|May-27-12|| ||Domdaniel: Another way to do it is to *fine* the players for playing 'middle-aged' moves (as determined by a committee consisting of, er, me).|
Send me your money and I'll keep it. No taurine excrement. Chess is hard.
|May-27-12|| ||Domdaniel: Which, for some obscure reason, reminds me of a comment that Sosonko once made about Leko, after a sub-par result in Wijk-aan-Zee: |
"Peter is still very young, but his chess mentality is in some ways already deformed. A good session with a psychologist would be quite sensible. If there was a rule that you could only offer or accept draws when there are bare kings on the board then Leko's results would have been much better."
It's interesting that a propensity to offer or accept draws can be seen as a deformity.
|May-27-12|| ||Domdaniel: <Give both players dueling pistols and then tell them to DRAW!>|
Historically, many duels with pistols were, in fact, drawn. It depends on the precise rules that were used -- but a system where both players get one shot (and miss) or where both players are wounded (but survive) would normally have been agreed a draw. There's nothing like a chunk of lead in the guts to pacify an inflamed sense of honour.
Draws in chess is a different problem, and outraged honor (!) rarely enters into it. But if WC Matches have an optimal length, it's greater than 12 games (as currently being demonstrated) and less than 48 games (shown to be impractical in the first Karpov-vs-Kasparov match, 1984).
More to the point, any 'short' match *with a rapid/blitz playoff* permits a roughly evenly-matched player to draw their way to the playoffs -- where they might consider their chances to be better.
But, as a matter of principle, any playoff should use the same form of the same game as the main competition (one reason for objecting to penalty shoot-outs as a way of deciding football matches). Tiebreakers in golf and tennis at least use truncated versions of the regular game.
The problem in chess is that the clock is so integral to the game that you can't vary the rate of play without significantly altering the game. You may or may not like to watch a rapidplay game -- but nobody can argue that it isn't different from classical play.
|May-27-12|| ||amadeus: Scaramouche vs The Marquis?|
|May-27-12|| ||queenfortwopawns: The ultimate goal of the match is to win. If either player is clearly not able to demonstrate dominance to clinch it, how about just revoking the title of the champion after the classical rounds instead of going through the rapids and the Armageddons? It wouldn't be the end of the chess world if we didn't have an official FIDE champion for a year. Then have a fresh match format among the top five + the "dishonored" champion to decide the new champion the next year. The challenger should be disqualified from taking part.|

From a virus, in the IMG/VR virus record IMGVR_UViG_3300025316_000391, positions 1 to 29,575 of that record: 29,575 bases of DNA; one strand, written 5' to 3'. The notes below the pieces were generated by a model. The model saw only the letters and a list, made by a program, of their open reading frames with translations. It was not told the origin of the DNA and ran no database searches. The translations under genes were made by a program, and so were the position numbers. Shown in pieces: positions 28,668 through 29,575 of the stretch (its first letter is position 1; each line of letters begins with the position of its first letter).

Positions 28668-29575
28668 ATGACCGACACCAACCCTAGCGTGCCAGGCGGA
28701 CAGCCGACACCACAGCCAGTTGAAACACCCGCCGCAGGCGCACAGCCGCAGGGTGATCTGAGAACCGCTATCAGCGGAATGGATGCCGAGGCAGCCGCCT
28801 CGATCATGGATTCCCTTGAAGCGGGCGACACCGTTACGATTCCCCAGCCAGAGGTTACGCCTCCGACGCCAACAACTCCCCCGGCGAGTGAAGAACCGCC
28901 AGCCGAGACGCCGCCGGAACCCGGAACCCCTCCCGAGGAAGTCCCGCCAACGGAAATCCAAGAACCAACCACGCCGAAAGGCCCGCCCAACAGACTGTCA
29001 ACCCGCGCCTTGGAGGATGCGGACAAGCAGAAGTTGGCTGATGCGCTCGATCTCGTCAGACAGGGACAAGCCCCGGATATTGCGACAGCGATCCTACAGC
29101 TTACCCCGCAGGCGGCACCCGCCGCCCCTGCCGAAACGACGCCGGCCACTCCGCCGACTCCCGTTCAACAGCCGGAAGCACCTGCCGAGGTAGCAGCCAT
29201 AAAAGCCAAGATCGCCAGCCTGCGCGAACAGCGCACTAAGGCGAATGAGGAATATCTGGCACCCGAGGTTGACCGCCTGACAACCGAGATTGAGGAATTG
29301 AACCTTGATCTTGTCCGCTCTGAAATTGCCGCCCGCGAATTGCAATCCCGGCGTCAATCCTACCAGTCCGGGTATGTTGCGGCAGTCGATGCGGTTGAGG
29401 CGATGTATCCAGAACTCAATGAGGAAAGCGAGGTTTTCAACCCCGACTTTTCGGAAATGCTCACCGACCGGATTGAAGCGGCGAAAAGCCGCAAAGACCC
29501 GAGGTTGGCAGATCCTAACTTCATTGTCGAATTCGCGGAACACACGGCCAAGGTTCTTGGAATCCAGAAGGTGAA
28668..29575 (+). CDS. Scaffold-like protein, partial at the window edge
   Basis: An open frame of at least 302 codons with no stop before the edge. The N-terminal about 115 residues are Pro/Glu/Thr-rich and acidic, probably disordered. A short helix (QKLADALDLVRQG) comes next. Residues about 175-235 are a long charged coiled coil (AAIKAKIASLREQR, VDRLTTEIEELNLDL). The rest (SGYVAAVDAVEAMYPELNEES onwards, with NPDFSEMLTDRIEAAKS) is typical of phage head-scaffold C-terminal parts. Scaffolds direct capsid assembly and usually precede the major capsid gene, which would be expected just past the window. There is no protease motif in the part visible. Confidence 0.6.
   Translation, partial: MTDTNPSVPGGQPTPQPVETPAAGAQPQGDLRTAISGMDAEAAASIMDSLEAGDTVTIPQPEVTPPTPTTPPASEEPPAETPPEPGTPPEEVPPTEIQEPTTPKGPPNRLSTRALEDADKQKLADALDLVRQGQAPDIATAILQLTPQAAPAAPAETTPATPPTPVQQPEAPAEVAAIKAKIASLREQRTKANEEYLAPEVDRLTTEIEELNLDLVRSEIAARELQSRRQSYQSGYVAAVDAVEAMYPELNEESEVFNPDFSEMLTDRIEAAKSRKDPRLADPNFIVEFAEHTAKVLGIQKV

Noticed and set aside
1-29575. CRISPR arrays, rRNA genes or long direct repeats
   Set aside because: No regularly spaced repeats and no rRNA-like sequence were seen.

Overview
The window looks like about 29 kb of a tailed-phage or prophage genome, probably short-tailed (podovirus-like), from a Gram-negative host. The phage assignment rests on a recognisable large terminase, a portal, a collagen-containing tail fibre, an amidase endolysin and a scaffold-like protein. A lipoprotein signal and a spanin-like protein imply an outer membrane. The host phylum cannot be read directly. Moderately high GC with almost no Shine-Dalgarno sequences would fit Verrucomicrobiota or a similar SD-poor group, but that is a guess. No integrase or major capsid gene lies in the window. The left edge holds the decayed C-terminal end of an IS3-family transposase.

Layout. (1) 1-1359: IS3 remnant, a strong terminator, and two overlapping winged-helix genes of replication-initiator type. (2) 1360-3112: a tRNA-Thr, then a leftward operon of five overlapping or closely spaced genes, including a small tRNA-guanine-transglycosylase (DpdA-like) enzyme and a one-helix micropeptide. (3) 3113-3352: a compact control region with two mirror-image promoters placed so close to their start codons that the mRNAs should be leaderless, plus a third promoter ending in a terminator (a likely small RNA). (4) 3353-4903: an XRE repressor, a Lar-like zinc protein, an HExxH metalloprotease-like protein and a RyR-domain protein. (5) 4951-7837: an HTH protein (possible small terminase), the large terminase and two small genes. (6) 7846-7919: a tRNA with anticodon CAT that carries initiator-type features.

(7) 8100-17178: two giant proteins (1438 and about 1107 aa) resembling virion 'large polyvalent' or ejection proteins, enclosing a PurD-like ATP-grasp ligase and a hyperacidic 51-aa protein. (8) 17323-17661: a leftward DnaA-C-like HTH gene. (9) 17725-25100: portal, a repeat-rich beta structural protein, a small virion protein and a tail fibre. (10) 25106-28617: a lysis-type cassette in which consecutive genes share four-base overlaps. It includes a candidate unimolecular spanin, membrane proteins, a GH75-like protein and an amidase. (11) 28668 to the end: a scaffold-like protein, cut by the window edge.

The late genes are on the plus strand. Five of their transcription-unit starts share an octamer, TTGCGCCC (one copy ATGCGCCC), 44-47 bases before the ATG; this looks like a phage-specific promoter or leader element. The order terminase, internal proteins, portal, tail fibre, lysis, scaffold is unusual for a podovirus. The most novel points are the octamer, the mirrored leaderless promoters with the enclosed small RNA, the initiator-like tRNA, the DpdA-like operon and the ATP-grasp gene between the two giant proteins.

Yeah I know, I should really lay off the shrooms.
|May-27-12|| ||mrfuddington: I bet Anand has some sort of awful opening novelty prepared for his last game.|
|May-27-12|| ||Shams: <Yeah I know, I should really lay off the shrooms.>|
No, you should eat yet more of the lotus, until you follow your idea to its beautiful and logical conclusion: retire the world championship not just for one year but for all time.
<O rest ye, brother mariners; we will not wander more...>
|May-27-12|| ||HeMateMe: <More to the point, any 'short' match *with a rapid/blitz playoff* permits a roughly evenly-matched player to draw their way to the playoffs -- where they might consider their chances to be better.|
I think it puts the onus square on the defending champion (Anand) to prove he is the better player. Put Gerry Kasparov in the position Anand is in right now--he would play an opening that requires more work from both players to hold the position. Anand is just going to roll out the usual stuff, hoping that Gelfand makes a mistake (which is entirely possible). It's high percentage chess, just not too exciting.
If the match goes to rapids, and Anand loses, he has no one to blame but himself, for not trying harder to prove he was the superior player during the 12 long games. Too many short draws, and you can get burned in the tie breakers.
|May-28-12|| ||Chess Network: Video of this game:
|May-31-12|| ||piroflip: If they can't find any sponsors for the next W/C final blame it on the snooze brothers for giving the most awful show of all time.|
|Aug-06-13|| ||whiteshark: "The 11th game was one of the few moments in this match when Anand won the opening duel. It was hard for Gelfand to squeeze anything realistic out of the position. In a situation where one person is playing at the board while the second is following his computer analysis itís hard to come up with anything. Anand was playing according to his preparation for quite a long time. While commentating I predicted the way the game went: Bf4, Ne5 Ė and the tension was diffused. Firstly, objectively speaking White didnít have many ways to play for a win, and secondly, Black had almost an hour to spare. In such a situation Gelfandís decision to bring an end to play was the optimal one."|
-- Vladimir Kramnik
< Earlier Kibitzing · PAGE 22 OF 22 ·